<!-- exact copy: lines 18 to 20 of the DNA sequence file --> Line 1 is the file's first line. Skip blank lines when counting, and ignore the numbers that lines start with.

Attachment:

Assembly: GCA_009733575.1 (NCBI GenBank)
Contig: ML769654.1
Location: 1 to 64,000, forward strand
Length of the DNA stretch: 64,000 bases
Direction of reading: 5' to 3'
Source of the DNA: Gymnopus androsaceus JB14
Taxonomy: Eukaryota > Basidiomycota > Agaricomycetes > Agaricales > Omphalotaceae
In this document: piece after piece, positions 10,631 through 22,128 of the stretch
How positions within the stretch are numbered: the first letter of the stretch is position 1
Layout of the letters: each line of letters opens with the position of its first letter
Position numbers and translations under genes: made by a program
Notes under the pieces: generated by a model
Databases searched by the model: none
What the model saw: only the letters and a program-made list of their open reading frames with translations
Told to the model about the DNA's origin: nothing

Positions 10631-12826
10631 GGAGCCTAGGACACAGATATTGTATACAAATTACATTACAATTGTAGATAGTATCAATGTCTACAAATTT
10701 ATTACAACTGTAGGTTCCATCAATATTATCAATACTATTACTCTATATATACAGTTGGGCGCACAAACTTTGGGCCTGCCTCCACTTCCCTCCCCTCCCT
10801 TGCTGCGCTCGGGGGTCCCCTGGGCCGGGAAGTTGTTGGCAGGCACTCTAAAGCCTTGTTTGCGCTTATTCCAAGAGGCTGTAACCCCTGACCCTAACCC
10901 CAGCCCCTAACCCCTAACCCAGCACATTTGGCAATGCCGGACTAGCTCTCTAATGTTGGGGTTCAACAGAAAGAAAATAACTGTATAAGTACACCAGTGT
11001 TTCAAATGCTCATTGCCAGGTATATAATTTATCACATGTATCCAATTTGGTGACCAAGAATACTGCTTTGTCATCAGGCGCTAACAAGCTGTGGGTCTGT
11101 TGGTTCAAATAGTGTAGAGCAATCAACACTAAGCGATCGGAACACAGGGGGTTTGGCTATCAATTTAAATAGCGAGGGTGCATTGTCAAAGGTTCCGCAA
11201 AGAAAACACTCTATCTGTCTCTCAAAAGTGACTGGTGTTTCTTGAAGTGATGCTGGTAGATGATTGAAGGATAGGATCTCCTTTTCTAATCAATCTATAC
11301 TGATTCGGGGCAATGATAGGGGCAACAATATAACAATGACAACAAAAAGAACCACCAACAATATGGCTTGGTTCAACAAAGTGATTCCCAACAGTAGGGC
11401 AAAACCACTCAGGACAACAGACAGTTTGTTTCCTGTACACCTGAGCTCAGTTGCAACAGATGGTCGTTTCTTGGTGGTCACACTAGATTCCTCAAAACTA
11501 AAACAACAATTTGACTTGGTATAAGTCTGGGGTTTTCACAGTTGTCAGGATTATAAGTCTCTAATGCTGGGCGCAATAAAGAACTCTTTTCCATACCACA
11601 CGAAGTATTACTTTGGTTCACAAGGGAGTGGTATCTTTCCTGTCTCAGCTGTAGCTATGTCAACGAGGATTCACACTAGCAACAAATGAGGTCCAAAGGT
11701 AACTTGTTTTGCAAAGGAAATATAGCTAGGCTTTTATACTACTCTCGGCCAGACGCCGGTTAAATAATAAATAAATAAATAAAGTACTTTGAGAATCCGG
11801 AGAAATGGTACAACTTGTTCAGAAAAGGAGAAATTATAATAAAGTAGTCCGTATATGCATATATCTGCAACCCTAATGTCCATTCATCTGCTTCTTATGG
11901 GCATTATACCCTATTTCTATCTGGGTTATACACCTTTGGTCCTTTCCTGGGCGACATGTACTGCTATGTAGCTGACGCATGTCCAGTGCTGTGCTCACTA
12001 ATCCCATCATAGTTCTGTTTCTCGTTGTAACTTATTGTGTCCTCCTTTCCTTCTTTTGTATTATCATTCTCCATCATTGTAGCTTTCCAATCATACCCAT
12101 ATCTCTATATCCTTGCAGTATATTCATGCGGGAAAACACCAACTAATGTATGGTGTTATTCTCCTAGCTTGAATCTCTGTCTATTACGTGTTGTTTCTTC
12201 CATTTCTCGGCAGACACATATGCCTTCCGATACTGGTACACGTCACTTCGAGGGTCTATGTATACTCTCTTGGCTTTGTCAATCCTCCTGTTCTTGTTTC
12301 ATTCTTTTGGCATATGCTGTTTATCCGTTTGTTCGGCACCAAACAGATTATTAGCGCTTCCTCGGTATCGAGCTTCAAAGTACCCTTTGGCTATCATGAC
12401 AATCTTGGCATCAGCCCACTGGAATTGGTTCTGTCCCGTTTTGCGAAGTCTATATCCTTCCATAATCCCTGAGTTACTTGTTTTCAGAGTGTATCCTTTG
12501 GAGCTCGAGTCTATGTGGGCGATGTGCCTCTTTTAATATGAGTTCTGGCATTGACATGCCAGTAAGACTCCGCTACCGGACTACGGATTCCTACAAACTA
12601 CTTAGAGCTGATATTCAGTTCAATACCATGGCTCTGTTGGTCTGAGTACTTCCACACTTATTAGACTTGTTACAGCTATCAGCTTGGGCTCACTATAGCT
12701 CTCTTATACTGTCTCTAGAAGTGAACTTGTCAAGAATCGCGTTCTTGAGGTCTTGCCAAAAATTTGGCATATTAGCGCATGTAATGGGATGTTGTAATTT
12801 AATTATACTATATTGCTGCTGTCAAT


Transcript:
10701 ATTACAACTGTAGGTTCCATCAATATTATCAATACTATTACTCTATATATACAGTTGGGCGCACAAACTTTGGGCCTGCCTCCACTTCCCTCCCCTCCCT
10801 TGCTGCGCTCGGGGGTCCCCTGGGCCGGGAAGTTGTTGGCAGGCACTCTAAAGCCTTGTTTGCGCTTATTCCAAGAGGCTGTAACCCCTGACCCTAACCC
10901 CAGCCCCTAACCCCTAACCCAGCACATTTGGCAATGCCGGACTAGCTCTCTAATGTTGGGGTTCAACAGAAAGAAAATAACTGTATAAGTACACCAGTGT